NEW INFORMATION! REACTION FROM STATE & LOCAL LEADERS. JUST ADDED, AUDIO OF REACTION TO BILL CRAWFORD PASSING FROM INDY COMMUNITY & INTERVIEWS WITH REP. ANDRE CARSON AND BILL CRAWFORD’S SON DARREN! Former Indiana State Representative William A. (Bill) Crawford has died after waging a heroic battle with a recent illness, his family announced. He was 79. With his forty years as an Indiana State Legislator, Bill Crawford built a legislative record and legacy that made him the most influential African-American elected official in Indiana’s history. In statement, Crawford’s wife Bernice said, “To the end, Bill faced death with dignity and courage. He fought the good fight in sickness as he did in health, and throughout his long career as a public servant. Bill will be remembered here in Indianapolis, throughout the entire state of Indiana and this nation as a champion for the poor and disadvantaged.
“Please be in prayer for us during this challenging time,” she said. In his career as a legislator, Bill Crawford stood up and fought for legislation that helped working men and women, children, the elderly. He fought for civil and human rights equality. Born in Indianapolis, January 28, 1936, this Lockfield Gardens resident served in the US Navy, followed by employment at the Post Office. Crawford worked closely with legendary Indianapolis minister and activist the Rev. Andrew Brown’s efforts to fight for equality for Blacks in the city.
Bill was present on that fateful night, April 4, 1968, and heard Sen. Robert Kennedy’s words at 17th and Broadway announcing the death of Dr. Martin Luther King. Being there that night and hearing those words helped shape Crawford’s career as a community activist and servant. And led to his passionate work on behalf of a permanent Kennedy/King memorial to that historic night on that historic site.
Crawford was one of the cadre of young Black men and women who helped create and shape Indiana Black Expo. Serving as a longtime Board member and Board officer. Crawford got involved in public service when then State Representative (later Congresswoman) Julia Carson convinced Crawford to run for the legislature and he represented inner city and later inner and outer city Indianapolis neighborhoods from 1972-2012. During that time he left an impressive legislative legacy and body of work. When he retired, he had become the longest serving African-American state lawmaker in Indiana history. When Bill took office in 1973, he was assigned to the powerful Ways and Means Committee. In time, he rose to chair the committee, which decides how the state spends its money. In that position, he worked to ensure that state spending was just and that the underserved were not overlooked. A posture Bill Crawford took with all the legislation he authored or co-sponsored; from affordable housing to neighborhood development to criminal justice.
Whether it was Concerned Clergy, Black Expo, Circle City Classic, Kennedy/King Park Bill Crawford was intimately involved in every major initiative and effort in Indianapolis’ Black community over a forty-five year period. Crawford also strongly supported major Indianapolis initiatives from the Hoosier/RCA Dome, Circle Centre Mall, IUPUI growth. But he insisted that those projects include strong goals and efforts to include minority-and omen businesses working on those projects. Crawford was passionate defender of school integration while also insisting on improving the quality of education and funding for public schools and insuring cultural and racial diversity in Indianapolis schools and much more.
Throughout his public service, Bill Crawford retained his common touch, devoted to and serving the people in the streets. While being able to negotiate to find common ground with the people in the suites. All to benefit the community he served and loved.
Bill Crawford was the lead plaintiff in the lawsuit against the nation’s first Voter ID law, here in Indiana, saying the law would was a thinly veiled attempt to disenfranchise poor, and minority and Democratic voters. The lawsuit went all the way to the US Supreme Court, which ruled against Crawford and other plaintiffs. But the issues that Crawford brought up in that initial lawsuit against voter ID have been used by subsequent courts to limit or curb the use of Voter ID laws in other states.
Despite one who dropped out of high school to join the Navy, education was a central part of Bill Crawford’s life. Crawford worked for Ivy Tech Community College for nearly 25 years, retiring in 2011 as Manager of Outreach Programs. His career there helped shape and mold Ivy Tech into a true statewide community college system. Bill Crawford’s deep devotion to diversity and to opening the doors of education to non-traditional students has helped Ivy Tech have the largest enrollment of African-Americans and other minorities of any public university or college in Indiana. Funeral arrangements are pending. In addition to prayers, the family asks for respect of its privacy at this challenging time. The Afternoons with Amos PODCAST For Friday, September 25, 2015 Was Nearly All Devoted To Initial Community Reaction To Bill Crawford’s Death. (Interview With Rep. Andre Carson At 20:24 Mark On PODCAST Media Player. Interview With Bill Crawford’s Son Darren At 34:45 Mark On Media Player).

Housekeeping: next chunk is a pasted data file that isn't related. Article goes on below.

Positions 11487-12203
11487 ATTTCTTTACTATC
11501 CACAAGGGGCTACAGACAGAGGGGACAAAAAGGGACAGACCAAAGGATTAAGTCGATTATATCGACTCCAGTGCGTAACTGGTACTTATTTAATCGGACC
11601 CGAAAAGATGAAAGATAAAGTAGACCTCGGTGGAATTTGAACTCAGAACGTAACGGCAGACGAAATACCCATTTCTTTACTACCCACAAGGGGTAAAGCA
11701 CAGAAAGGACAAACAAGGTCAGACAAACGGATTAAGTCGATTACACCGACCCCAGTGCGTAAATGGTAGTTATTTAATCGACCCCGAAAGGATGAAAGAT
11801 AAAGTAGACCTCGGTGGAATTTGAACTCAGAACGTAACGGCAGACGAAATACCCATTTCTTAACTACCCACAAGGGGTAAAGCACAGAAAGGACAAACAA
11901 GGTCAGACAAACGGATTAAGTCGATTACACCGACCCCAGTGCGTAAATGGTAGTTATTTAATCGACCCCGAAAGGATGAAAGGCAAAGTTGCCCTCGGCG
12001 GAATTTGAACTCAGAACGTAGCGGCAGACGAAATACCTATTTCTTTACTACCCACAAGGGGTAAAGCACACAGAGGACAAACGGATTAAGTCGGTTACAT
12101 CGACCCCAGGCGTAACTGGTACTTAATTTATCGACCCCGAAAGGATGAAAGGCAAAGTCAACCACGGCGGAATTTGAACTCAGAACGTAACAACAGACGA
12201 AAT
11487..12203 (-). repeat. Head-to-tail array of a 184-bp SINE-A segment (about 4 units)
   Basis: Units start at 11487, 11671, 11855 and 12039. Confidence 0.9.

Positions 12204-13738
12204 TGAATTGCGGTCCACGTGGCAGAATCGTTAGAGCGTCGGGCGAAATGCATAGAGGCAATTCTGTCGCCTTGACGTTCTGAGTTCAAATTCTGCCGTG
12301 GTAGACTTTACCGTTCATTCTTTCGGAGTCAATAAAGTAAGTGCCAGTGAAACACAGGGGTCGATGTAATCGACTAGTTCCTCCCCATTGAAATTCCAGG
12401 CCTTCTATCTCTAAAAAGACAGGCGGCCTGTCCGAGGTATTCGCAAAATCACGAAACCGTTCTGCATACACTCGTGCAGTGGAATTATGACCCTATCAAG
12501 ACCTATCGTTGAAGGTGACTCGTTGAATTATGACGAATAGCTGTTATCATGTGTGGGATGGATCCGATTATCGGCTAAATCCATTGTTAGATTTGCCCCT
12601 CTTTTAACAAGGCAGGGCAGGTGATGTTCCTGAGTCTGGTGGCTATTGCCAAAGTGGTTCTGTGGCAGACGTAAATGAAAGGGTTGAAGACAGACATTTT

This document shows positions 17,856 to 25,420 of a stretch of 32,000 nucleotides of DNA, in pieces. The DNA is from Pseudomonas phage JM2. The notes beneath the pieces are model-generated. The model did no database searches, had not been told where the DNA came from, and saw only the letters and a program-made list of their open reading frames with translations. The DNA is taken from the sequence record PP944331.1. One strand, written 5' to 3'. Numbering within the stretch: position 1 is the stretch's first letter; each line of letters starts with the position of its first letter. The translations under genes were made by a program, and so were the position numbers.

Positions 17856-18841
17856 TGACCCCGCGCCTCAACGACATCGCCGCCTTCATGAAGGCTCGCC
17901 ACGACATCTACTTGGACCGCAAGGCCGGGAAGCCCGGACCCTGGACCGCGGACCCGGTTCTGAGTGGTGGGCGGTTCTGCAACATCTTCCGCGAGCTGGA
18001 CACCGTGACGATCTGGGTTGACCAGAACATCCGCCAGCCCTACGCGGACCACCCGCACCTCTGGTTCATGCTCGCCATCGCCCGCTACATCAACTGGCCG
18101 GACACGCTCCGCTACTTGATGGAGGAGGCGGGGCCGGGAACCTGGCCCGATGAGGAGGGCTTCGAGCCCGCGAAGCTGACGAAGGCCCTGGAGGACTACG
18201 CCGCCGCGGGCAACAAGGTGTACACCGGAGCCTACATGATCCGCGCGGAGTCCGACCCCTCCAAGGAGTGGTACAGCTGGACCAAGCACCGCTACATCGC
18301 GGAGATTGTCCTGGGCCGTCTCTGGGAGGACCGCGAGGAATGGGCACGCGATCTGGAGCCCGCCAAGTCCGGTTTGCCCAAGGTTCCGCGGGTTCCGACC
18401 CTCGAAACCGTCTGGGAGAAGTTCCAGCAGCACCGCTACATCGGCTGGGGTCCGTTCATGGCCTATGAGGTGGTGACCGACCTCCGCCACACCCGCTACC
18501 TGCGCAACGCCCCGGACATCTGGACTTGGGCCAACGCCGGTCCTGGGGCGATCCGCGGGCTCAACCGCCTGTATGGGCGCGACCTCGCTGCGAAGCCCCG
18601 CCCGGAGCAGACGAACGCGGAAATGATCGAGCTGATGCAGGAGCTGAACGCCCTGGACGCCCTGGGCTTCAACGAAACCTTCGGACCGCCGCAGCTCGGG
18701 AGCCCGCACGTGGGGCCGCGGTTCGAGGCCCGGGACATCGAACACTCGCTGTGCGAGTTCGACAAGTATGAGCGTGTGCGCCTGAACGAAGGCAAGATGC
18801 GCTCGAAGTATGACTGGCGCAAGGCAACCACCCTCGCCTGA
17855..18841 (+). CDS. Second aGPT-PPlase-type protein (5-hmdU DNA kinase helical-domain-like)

TRIBUTES FROM INDIANA’S POLITICAL LEADERS: SEN JOE DONNELLY: “Chairman Bill Crawford was a trailblazer and champion for Hoosiers during his four decades of public service. Bill was a great leader, and I always thought of him as a friend and a mentor. Bill distinguished himself as a thought leader on both civil and human rights. He also was a strong advocate for the working class and our children. He dedicated his life to making our state and Indianapolis a stronger, more welcoming place, and he will be missed. My thoughts and prayers are with his family.” GOV. MIKE PENCE: “Bill Crawford served as a member of the Indiana General Assembly with distinction. For four decades, his leadership brought about extraordinary accomplishments such as the Second Chance Act, the Minority Teacher’s Scholarship Fund and so many others. “A veteran of the United States Navy and the first African American lawmaker to serve as chairman of the House Ways and Means Committee, Bill Crawford was a true public servant dedicated to improving the lives of Hoosiers. I recently had the privilege of recognizing the Chairman’s contributions to our communities by awarding him the Reverend Charles Williams Community Service Award. As we mourn the passing of this beloved Hoosier, let us keep his wife Bernice and the entire Crawford family in our thoughts and prayers.” LT. GOV. SUE ELLSPERMANN: “Representative Bill Crawford was a great legislator and a gentle man. It was an honor to serve with him in the Indiana House. He leaves a strong legacy and role model for public service and will be remembered as one of Indiana’s real difference makers. My prayers are with his family as they mourn this great loss.” HOUSE SPEAKER BRIAN BOSMA: “Bill Crawford was a deeply respected colleague in the Indiana House of Representatives. A consummate gentleman and constant advocate for Central Indiana, I had the honor to serve alongside Bill for many years. As a former Chairman of the House Ways and Means Committee and the longest-serving African-American legislator in our state’s history, Bill leaves behind a sterling legacy of selfless public service. He will be truly missed.” HOUSE DEMOCRATIC LEADER REP. DAVID PELATH: “He was a giant among men. He was a legend, even as he lived. No one in the history of Indiana was a stronger voice for the voiceless. The echoes are everlasting. I will never forget these things. Most of all, I will remember his winning smile, which could fill and illuminate an entire room.” SENATE PRESIDENT DAVID LONG: “I had the honor of working with Bill Crawford for a number of years, particularly during his service as Chairman of the House Ways and Means Committee. Bill was an honorable man, and a true fighter for his constituents and the issues he passionately believed in. We will all miss him.” SENATE DEMOCRATIC LEADER SEN. TIM LANANE: “I was extremely saddened to hear the news of the passing of my friend and colleague Bill Crawford. His voice and his leadership in the legislature not only helped to improve the lives of Hoosiers in his district, but Hoosiers all around the state. Indiana has lost a prolific public servant today, and his legacy will not soon be forgotten.” MAYOR GREG BALLARD: “Indianapolis lost a cherished community leader today. For decades, Bill Crawford championed civic causes and tirelessly advocated on behalf of the people and neighborhoods that make our city great. There is no denying how much he cared for his constituents and Indianapolis. My thoughts and prayers are with his family today.” CITY-COUNTY COUNCIL PRESIDENT MAGGIE LEWIS: “Today, the city of Indianapolis, the State of Indiana and the nation said goodbye to a gentle man whose courage and vision has forever changed our lives. Our dear Representative Bill Crawford has fought his last fight and blazed his last trail. While our hearts are heavy, we can all be assured he is resting at peace. Vice President John Barth, Majority Leader Monroe Gray, and I along with our entire caucus extends our deepest sympathy to the family of Representative Crawford and we thank you for sharing your loved one with us over the years. ” MAYOR CANDIDATE JOE HOGSETT: “Today, I lost a friend. And our community lost a tireless advocate for those less fortunate, a fearless champion of civil rights, and a visionary statesman on behalf of our city and state. On April 4, 1968, Senator Robert F. Kennedy announced the death of Dr. Martin Luther King to shocked and heartbroken Indianapolis residents. A young Bill Crawford stood in the crowd that night, and spent the next fifty years carrying forward the torch of equality and justice throughout the streets and neighborhoods of this city. I can think of no better way to honor my friend than by lifting up that torch once again, so that the legacy of his life’s work will continue to light the way for the next generation of young leaders.” INDIANA DEMOCRATIC PARTY: “On behalf of the Indiana Democratic Party, we all mourn the loss of Chairman Bill Crawford. Simply put, he was an icon. In his 40 years of service to Hoosiers in the Indiana House of Representatives, Rep. Crawford fought hard for fiscal responsibility, equal rights and to give everyone a fair chance in our state. He also embodied service to his community and stood as an example of leadership to all who knew him. Indiana Democrats are saddened by the loss of one of our champions, and we will miss him.” MARION COUNTY DEMOCRAT CHAIR JOEL MILLER: When I first started as an intern in the Indiana House., Bil Crawford was a giant. His legislative and budget acumen was second to none, but more than that, he was a kind man. As continued in politics, I was honored to call Bill my friend and mentor. Indianapolis would not be the place it is without Bill Crawford. He played a critical role in transformative downtown projects. He always fought passionately for his constituents and all those who were too often left unheard in the halls of power. I know I will miss him, and Indianapolis and Indiana have lost a great champion”. TRIBUTES FROM INDIANA’S BLACK LEGISLATORS: IBLC CHAIR SEN. LONNIE RANDOLPH: “If I had but one caption for State Representative William ‘Bill’ Crawford, it would be ‘Seize the Moment.’ It is difficult to develop just one quote for State Representative William ‘Bill’ Crawford. One of his favorites was, ‘If you ain’t at the table, you are probably on the menu.’ State Representative Crawford had the ability to seize the moment by saying ability is of little account without opportunity. Bill once said, ‘A wise man knows everything, but a shrewd man knows everybody.’ Bill is now absent from the body, but he will always be with us in spirit for his soul will never die. Bill has seized the moment.” REP. JOHN BARTLETT: “If ever Indiana produced a great statesman, that person was Bill Crawford. I was privileged to have had the chance to work with him.” SEN. JEAN BREAUX: “Rep. Crawford was a General who fought for and who led and trained so many others like me on how to fight the battles for the common, all too often marginalized, man. Rep. Crawford was so powerful because he did what he did not for personal gain or glory, but because he understood that the least of thee needed an advocate to speak for and represent them. Representative Crawford spoke forcibly with knowledge, intelligence and an organic understanding of the man in the streets. He was a worthy advocate whose efforts really did make the lives of all Hoosiers, but most especially those he fought to represent much, much better. Rep. Crawford loved being an agent for change, because he knew that to make a difference you can’t be afraid to stir the pot or speak up and speak out with informed knowledge, and take a stand no matter the obstacles or opposition. His brand of leadership is a model for all legislators who want to ensure that there are soldiers still fighting the battles. Sadly, Bill’s brand of leadership will be sorely missed. His legacy will be to encourage all those who follow to seek the honored title of General.” REP. CHARLIE BROWN: “Without a doubt, Bill Crawford was the strongest fighter for the needs and concerns of African-Americans across the state. He will be sorely missed.“ REP DONNA HARRIS: “I give my condolences to his family because six months ago, I went through the same thing. We have lost a mentor, a great friend, and a great colleague. He is going to be missed.” REP. GREG PORTER: “Bill Crawford was an incredible man, and the most influential African-American public servant leader and mentor in our state’s history. He was a trailblazer and drum major for justice. His journey throughout life as an advocate, bridge-builder and peacemaker was second to no one. From my perspective, he was anointed and well-equipped to bring light on the disparities so many faced on issues like education, health, and housing. Bill taught us so much through example, and the things he said…’knowledge is power,’ ‘let the people know the facts and they shall be free,’ and ‘if you’re not at the table, you’re on the menu’…helped show us that there was a way to accomplish much for the greater good of all. He was an educator, motivator and philosopher, and a humble, selfless, self-taught man, and I shall miss him dearly.” REP. CHERRISH PRYOR: “I have been blessed to know and work for Rep. Crawford. Everyone in the State of Indiana has benefited from his work and don’t know it, regardless of race, age gender etc. Even after he retired, he stayed active and talked with me regularly. He always gave me advice and looked out for me because he had my best interest at heart. But his reach was far beyond the boundaries of Indiana. He was well-respected and known by people all over this country. Whenever I was out of town and talked about Indiana, people asked me about Rep. Crawford. He was more than a statesmen, he was a giant with a heart for the people. We’ve lost a giant voice for the people and I have a big void in my heart. I will miss him immensely.” SEN. EARLINE ROGERS: “Bill Crawford leaves a legacy of concern for the needy, a legacy of respect for racial dignity, and was the guiding light for the Indiana Black Legislative Caucus. He was there when I first arrived and he assisted me in my legislative efforts. For that, I thank him.” REP. ROBIN SHACKLEFORD: “Bill Crawford was my cherished mentor and teacher. Every time he spoke, I learned something new. He was always there when I needed him, returning every call, providing guidance, and leading the way. He taught me to listen and learn everything I could, and stand up for the community, even in the midst of challenges. He also had the forethought to groom young men and women into leaders of tomorrow. Because of who he was, I am today and I will forever be in his gratitude.” REP. VERNON SMITH: “Bill Crawford’s contribution to the community and the state are immeasurable. His knowledge base, technical skills, and interpersonal skills were amazing. He was a servant leader and role model for me. He was the conscience of the Legislature and a champion of people and human rights to a degree of none other. He was a visionary and he was committed to his vision for God’s people. He will be missed.” REP. VANESSA SUMMERS: “When I think about Representative Crawford, I always remember the sayings he had that seemed to capture the truth of the matter. One of my favorites was always, ‘If you’re not at the table, then you’re on the menu.” SEN. GREG TAYLOR: “Bill was a wise and thoughtful mentor for young legislators, who fought and continue to fight even after his retirement for those who were less fortunate. That was his legacy. We can honor his memory by continuing to fight.” FORMER SEN. BILLIE BREAUX: “Representative Crawford served in the Legislature many years before I was elected to the Indiana Senate. I served with him from 1990 to 2006, then he continued his magnificent service. He was more than a Representative. He was a Statesman. He represented not just the needs and cares of his district but people all over Indianapolis and the state who were disenfranchised. He believed and acted on the philosophy that if you were not at the table you were on the menu. He sat at the table and was always armed with justice, facts and the hearts and soul of the people he represented.” STATEMENTS OF CIVIC LEADERS: IVY TECH PRESIDENT THOMAS SYNDER: “Bill Crawford was a tremendous asset not only to the state of Indiana, but to Ivy Tech Community College where he led a legacy of excellence for 25 years. He personified the mission and vision of Ivy Tech throughout his career and advocated on behalf of issues important to students and education in Indiana. He will be missed by the entire Ivy Tech family.” INDIANA BLACK EXPO: Our hearts and prayers are with the family of former Representative Bill Crawford. Our city has lost a great trailblazer today and he will be missed. As a legislator, one of the earliest organizers of Indiana Black Expo, and IBE’s former president and board chairman, Bill displayed wholehearted service to the Indianapolis community for more than 40 years. He was instrumental in making IBE the voice and platform for social, academic, and economic advancement of African Americans and those without a voice. Bill’s legendary stamp will forever remain on IBE, Indianapolis, the state of Indiana, the nation and the world. It is fitting that as we celebrate 32 years of Circle City Classic’s legacy, we reflect on Bill’s commitment to its mission – highlighting the excellence of historically black colleges and providing an opportunity for our youth to attend a post-secondary institution. It was under Bill’s leadership that the first IBE scholarships were awarded in 1976. And because of his extraordinary leadership and passion for our community, more than $3.4 million have been awarded to Indiana students to attend post-secondary education institutions since then. INDIANAPOLIS URBAN LEAGUE CEO TONY MASON: “Indianapolis and the State of Indiana lost a stalwart leader and man whose vision and commitment to our community was unprecedented. Representative Bill Crawford embodied the principles of social justice and service to all mankind throughout his entire life. He was a true friend of the Indianapolis Urban League and utilized his influence to craft legislation that will forever benefit the individuals and families we serve. His gentle spirit and pursuit for equality paved the way for many African Americans, and he is one of the most respected public servants of our time. I personally had the pleasure and blessing of working with Representative Crawford throughout my entire career, and I know that he influenced me and so many others who lead and serve with organizations like ours to do so with an unwavering commitment and compassion towards those who have the least. The Indianapolis Urban League Board of Directors and staff extends our deepest sympathy to his family and our prayers and thoughts are with them during this difficult time.” NAWBO: “The Indianapolis Chapter of the National Association of Women Business Owners (NAWBO) is saddened to learn of the passing of (former) Indiana State Representative Bill Crawford. He was a true friend of the organization and a dedicated advocate for minority and women business owners. His commitment to ensure MWBEs were included in contracting and procurement opportunities is most evident in the existing supplier diversity participation goals that are now part of the State of Indiana and City of Indianapolis procurement process. Because of his efforts, NAWBO members are the beneficiaries of his legacy. His focus on driving minority and women businesses forward will be greatly missed.” KENNEDY/KING MEMORIAL INITIATIVE: “the Kennedy King Memorial Initiative, and its Board, friends, and supporters, are deeply saddened by the passing of our leader and founder, William Crawford. We know our grief is shared by people all over the City of Indianapolis and the State of Indiana. Bill’s life is a remarkable record of building positive communities, and creating great futures. No matter the burden, he never failed to rise. His life inspires all of us to continue his important work and keep hold of his vision. We ask everyone to pray for him and his family during this difficult time – and to continue his dreams and his memory”. Audio Is Afternoons with Amos PODCAST For Friday, September 25, 2015. Runs 93 Minutes. PODCAST AUDIO Starts After Brief Video Ad. [theplatform account=”BCY3OC” media=”aWGAHcvMCNmu” player=”xFJXq1diB1tB”]